Genealogy And The Law

Legal Terms You Should Know: P - R








PARTITION - To divide property
The term partition is usually used in the sense of dividing undivided interests in property. It is a legal action that is brought to divide property among the owners of undivided interests. If the property can be divided physically, such a division will be made. The court may order a commission appointed for that purpose. If the property cannot be physically divided, the court will order that the property be sold and the proceeds divided among the owners.

Example: Elmo Mudd, died unmarried and intestate, survived by six children. They got in a big squabble over who was going to get what part of the farm, Blackacre. One of the children brought a law suit for partition of the land. The court appointed three men to view the premises and divide it into six approximate equal parts, one for each of the squabbling children. A plat of the partitioned land was filed with the final decree in the law suit.

PER CAPITA - Equal division of property
A per capita division of property is an equal division of property among those of the same generation. Per capita is a method of distributing property which is to be distinguished from "per stirpes." Literally, per capita means by the heads and means that those in equal degrees of kinship inherit equally. A "per stirpes" bequest, on the other hand, would be by representation, and each family unit would divide the parent's share. See below.

Example: Eric Liefson had three children, all deceased. All of the children had been married and had children of their own, Alpha, one; Beta, two; and Kappa, three, for a total of six grandchildren. He left his estate to them in equal shares. They received one sixth each.

PER STIRPES - Inherit by representation
Per stirpes is to be distinguished from "per capita." It means "by the steps," and is frequently referred to as the doctrine of "representation." Each subsequent generation represents the prior generation in respect to an inheritance.

Example: In the above example a per stirpes gift to Eric's grandchildren would have been as follows: Alpha's one child, one third; Beta's two children, one sixth each; and Kappa's three children, one ninth each. It makes a difference.

PERSONAL REPRESENTATIVE - Executor or administrator
Personal representative is a collective term that includes both an administrator or administratrix and an executor or executrix. He or she is the person who steps into the shoes of a deceased person, winds up his or her affairs, settles his or her estate, and distributes the remaining assets to those who are entitled to receive those assets. If he or she is named in the will, he is an "executor." If he is court appointed, when there is no will or when the person named in the will does not qualify, he is an "administrator."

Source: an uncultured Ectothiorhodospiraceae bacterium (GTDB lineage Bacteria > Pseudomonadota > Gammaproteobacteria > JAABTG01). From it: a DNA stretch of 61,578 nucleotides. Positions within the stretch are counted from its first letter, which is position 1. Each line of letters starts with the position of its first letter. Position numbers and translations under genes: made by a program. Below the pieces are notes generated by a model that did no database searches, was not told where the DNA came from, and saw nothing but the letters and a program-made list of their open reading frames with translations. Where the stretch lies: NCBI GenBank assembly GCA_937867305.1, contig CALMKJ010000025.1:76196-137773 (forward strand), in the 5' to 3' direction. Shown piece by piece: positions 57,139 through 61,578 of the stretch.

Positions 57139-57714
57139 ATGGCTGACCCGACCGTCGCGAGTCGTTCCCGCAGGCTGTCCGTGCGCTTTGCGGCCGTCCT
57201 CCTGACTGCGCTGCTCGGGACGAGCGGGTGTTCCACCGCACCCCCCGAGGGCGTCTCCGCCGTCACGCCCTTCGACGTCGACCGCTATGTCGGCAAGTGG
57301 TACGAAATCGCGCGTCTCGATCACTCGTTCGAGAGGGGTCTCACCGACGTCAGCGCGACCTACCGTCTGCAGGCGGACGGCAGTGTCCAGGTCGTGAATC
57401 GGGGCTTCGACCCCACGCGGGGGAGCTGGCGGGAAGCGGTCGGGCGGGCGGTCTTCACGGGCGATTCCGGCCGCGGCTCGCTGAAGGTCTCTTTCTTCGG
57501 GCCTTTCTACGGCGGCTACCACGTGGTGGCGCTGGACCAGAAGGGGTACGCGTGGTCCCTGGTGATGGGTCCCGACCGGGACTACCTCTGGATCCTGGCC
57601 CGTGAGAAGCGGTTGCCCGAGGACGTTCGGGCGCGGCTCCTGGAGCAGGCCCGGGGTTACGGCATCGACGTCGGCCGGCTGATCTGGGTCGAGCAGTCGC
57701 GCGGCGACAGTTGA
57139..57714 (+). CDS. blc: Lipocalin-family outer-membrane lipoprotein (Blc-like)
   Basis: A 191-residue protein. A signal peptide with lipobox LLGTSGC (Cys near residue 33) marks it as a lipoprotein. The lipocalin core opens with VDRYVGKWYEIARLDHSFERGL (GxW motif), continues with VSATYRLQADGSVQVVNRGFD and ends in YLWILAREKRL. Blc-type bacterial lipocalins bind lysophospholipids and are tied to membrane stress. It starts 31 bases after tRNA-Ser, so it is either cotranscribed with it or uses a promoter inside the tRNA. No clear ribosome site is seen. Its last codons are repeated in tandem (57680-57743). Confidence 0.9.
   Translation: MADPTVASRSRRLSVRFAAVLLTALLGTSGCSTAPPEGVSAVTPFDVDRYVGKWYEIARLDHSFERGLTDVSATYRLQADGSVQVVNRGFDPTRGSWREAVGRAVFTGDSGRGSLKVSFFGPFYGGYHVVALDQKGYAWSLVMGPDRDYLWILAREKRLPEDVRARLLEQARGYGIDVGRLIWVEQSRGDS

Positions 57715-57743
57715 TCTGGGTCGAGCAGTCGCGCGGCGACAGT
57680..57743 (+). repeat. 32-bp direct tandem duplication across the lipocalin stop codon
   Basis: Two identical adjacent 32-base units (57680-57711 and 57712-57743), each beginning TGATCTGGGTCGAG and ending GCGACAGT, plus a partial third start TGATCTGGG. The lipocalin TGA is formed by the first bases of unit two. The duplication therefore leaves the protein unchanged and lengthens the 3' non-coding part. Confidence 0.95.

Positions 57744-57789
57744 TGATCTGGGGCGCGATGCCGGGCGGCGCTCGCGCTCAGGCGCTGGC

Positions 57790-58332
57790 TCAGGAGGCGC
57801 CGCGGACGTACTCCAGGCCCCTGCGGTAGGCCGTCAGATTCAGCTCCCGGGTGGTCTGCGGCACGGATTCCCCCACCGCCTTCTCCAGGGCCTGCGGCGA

Example: James Golightly left a will in which he named his oldest son Orville as executor. James died, and Orville qualified as the executor under his will. Before Orville could wind up his father's estate, he himself died. What to do now. The Court appointed James' second son to complete the administration. The second son was called an "administrator" because he was not named in the will. Both, however, were their father's personal representatives, i.e., they stepped into his shoes and wound up his affairs.

PRETERMITTED CHILD - Forgotten child
A pretermitted child is one that is left out, or omitted from the terms of the will. When such an event happens the question arises as to whether the omission were intentional or not.

Example: Eddy Egbert was one of 13 children. They were all born in Virginia. As they grew to adulthood, they joined the Westward Movement to transmontane lands. After Eddy's father's death and the reading of his will, it was discovered that Eddy's name was missing from the list of children named in the will. Eddy claimed that he was a pretermitted child and that his father had forgotten about him since he had been gone from home so long. His brothers and sisters claimed that the omission was intentional because they said that he was the black sheep of the bunch.

PRIMOGENITURE - Inheritance by eldest son
Primogeniture is a Common Law system under which the oldest son inherited all the land at the death of his father. Second sons and daughters were left to fend for themselves. This practice came to America with our ancestors, but was soon outlawed when the Colonies became states. It is to be noted that primogeniture applied only to real property and not to personal property. Second sons and daughters inherited equal shares of money, which was often enough to get them started in the New World.

Example: Many of the progenitors of aristocratic families in early America, especially Virginia, were second sons of wealthy English families, such as, the Lees, Washingtons, Carters, Custises, Pages, Randolphs, Balls, and others.

PROBATE - To prove